March links: Remembering Suzette Jordan, the India’s Daughter fracas, Jerry Seinfeld and more

Why Suzette Jordan’s voice mattered: Suzette Jordan leaves an enormous absence, but hopefully, it’s one that we will fill with the necessary conversations about how to survive as a woman in a society that’s being struck by a backlash against women who are wriggling out from under patriarchy’s thumb. Our statistics for violence against women may not seem as bad as those of countries like America, but the levels of misinformation and victim-blaming in India are depressingly high. We need to talk about rape and harassment responsibly and sensitively, so that understanding is furthered instead of stigma. In the cacophony … Continue reading March links: Remembering Suzette Jordan, the India’s Daughter fracas, Jerry Seinfeld and more

February links: Bad films, good films, Oscar grump, literary feuds and more.

I’d like to hold this wretched heat responsible for the fact that I completely forgot to put up links of published articles for the past couple of months. The way the temperature’s been rising, the only logical explanation for Mumbai’s weather is here in this Instagram post. But let us rewind to when the temperatures were less harsh and when less of my brain had molten into slush. Here are the links from February. Reviews of Shamitabh, Badlapur, Qissa and a running commentary of watching Roy‘s first-day-first-show. February was Oscar season, so here’s what we saw in the theatres from the … Continue reading February links: Bad films, good films, Oscar grump, literary feuds and more.

Talking movies: Fahrenheit 451, Blue Jasmine

For Banned Books Week, I wrote about the film, Fahrenheit 451: Truffaut’s film presents literature’s as a cultural keepsake. Simple or complex, realistic or surreal, fact or fiction, words and stories are a record of how the human imagination has arrived at its present form. As Montag says of his nightly reading ritual, “I’ve got to catch up with the remembrance of the past.” Truffaut and Bradbury suggest literature is like the mythical phoenix, which had healing powers and could rise out of its own ashes. Both fragile and resilient, literature seems simple enough to stifle. Ban it, and it … Continue reading Talking movies: Fahrenheit 451, Blue Jasmine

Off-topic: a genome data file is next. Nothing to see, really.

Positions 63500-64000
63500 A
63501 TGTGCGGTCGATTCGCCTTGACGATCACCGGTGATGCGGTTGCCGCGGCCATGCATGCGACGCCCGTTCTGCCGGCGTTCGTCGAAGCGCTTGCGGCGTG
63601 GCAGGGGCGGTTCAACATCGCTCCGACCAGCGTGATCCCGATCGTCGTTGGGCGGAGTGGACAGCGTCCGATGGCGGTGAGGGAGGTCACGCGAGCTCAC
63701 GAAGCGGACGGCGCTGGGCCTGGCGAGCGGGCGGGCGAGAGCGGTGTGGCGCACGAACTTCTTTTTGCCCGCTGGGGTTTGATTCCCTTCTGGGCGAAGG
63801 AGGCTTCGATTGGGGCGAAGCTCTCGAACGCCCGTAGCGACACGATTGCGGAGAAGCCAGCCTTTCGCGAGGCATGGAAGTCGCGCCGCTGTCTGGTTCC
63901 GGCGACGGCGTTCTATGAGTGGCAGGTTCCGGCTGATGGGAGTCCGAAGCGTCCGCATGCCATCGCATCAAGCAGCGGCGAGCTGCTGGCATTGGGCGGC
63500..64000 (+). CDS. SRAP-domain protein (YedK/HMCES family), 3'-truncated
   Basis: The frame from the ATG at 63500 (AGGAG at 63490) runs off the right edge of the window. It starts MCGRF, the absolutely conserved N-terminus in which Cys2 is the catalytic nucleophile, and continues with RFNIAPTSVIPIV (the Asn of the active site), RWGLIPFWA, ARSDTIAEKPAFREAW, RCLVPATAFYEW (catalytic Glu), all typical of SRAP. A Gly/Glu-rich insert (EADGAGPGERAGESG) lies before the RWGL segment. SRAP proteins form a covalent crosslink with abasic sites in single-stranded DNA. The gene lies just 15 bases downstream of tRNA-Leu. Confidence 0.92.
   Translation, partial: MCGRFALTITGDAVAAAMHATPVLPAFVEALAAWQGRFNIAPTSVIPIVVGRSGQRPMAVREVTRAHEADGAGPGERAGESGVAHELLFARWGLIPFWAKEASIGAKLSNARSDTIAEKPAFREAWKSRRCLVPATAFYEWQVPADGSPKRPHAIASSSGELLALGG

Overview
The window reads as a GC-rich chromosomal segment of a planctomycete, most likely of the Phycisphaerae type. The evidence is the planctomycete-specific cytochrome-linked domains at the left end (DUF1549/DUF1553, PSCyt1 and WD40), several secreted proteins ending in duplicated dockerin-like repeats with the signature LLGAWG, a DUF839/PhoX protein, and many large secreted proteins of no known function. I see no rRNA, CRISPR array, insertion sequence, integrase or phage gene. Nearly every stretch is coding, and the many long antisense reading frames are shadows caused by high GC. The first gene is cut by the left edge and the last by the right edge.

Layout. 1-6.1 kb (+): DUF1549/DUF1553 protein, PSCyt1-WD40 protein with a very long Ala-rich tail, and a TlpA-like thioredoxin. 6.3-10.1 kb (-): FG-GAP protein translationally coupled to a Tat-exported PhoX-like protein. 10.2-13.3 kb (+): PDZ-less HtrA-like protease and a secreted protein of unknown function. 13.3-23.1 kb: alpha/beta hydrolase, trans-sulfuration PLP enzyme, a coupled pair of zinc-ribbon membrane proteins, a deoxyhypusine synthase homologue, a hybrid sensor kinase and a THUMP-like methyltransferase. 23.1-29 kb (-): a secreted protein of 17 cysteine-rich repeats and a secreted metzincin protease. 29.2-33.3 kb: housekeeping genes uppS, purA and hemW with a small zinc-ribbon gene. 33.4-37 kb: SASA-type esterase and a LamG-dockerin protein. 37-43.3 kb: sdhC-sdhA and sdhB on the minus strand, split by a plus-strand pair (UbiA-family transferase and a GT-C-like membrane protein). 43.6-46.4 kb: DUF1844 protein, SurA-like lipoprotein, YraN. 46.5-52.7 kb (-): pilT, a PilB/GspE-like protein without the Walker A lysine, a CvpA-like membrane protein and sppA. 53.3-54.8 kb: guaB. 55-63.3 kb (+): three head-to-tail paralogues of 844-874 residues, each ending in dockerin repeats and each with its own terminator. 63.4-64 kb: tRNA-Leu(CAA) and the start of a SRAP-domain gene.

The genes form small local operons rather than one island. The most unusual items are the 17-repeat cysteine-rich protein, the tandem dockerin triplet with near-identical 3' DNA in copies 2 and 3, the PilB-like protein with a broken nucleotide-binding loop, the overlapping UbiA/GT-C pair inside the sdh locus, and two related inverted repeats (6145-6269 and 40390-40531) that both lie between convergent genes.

Links: Prisoners, Besharam, Gravity, About Time

It’s update time again so voila the film reviews, in the order they were watched: Prisoners: If anything, the idea of a film about child abduction set in a depressing, non-descript American town probably sounds a little off-putting to most. Add to that a father who, with righteous zeal and desperation, takes someone prisoner and tortures him because he’s convinced the police’s politically-correct, non-violent interrogations aren’t enough to make criminals spill their guts, and it’s not a film that screams ‘general entertainment’. But barring a few shots, Prisoners is precisely that. The ideological debates and philosophical frills are secondary. It … Continue reading Links: Prisoners, Besharam, Gravity, About Time

The Mag This Week

Right. Links. In the Books page this week: Saikat Datta reviews No Easy Day by Mark Owen and Counter Strike by Eric Schmitt and Thom Shanker. An exclusive excerpt of Mridula Koshy’s forthcoming book, Not Only The Things That Have Happened. Harper Collins is bringing out the novel in November (which means you should see it in bookstores in a couple of weeks. That is, if you’re fortunate enough to live in a place that has bookstores). The excerpt is about a character named Saramma, who has decided she’s returning to her family for good after having been a rich man’s sexual keep. … Continue reading The Mag This Week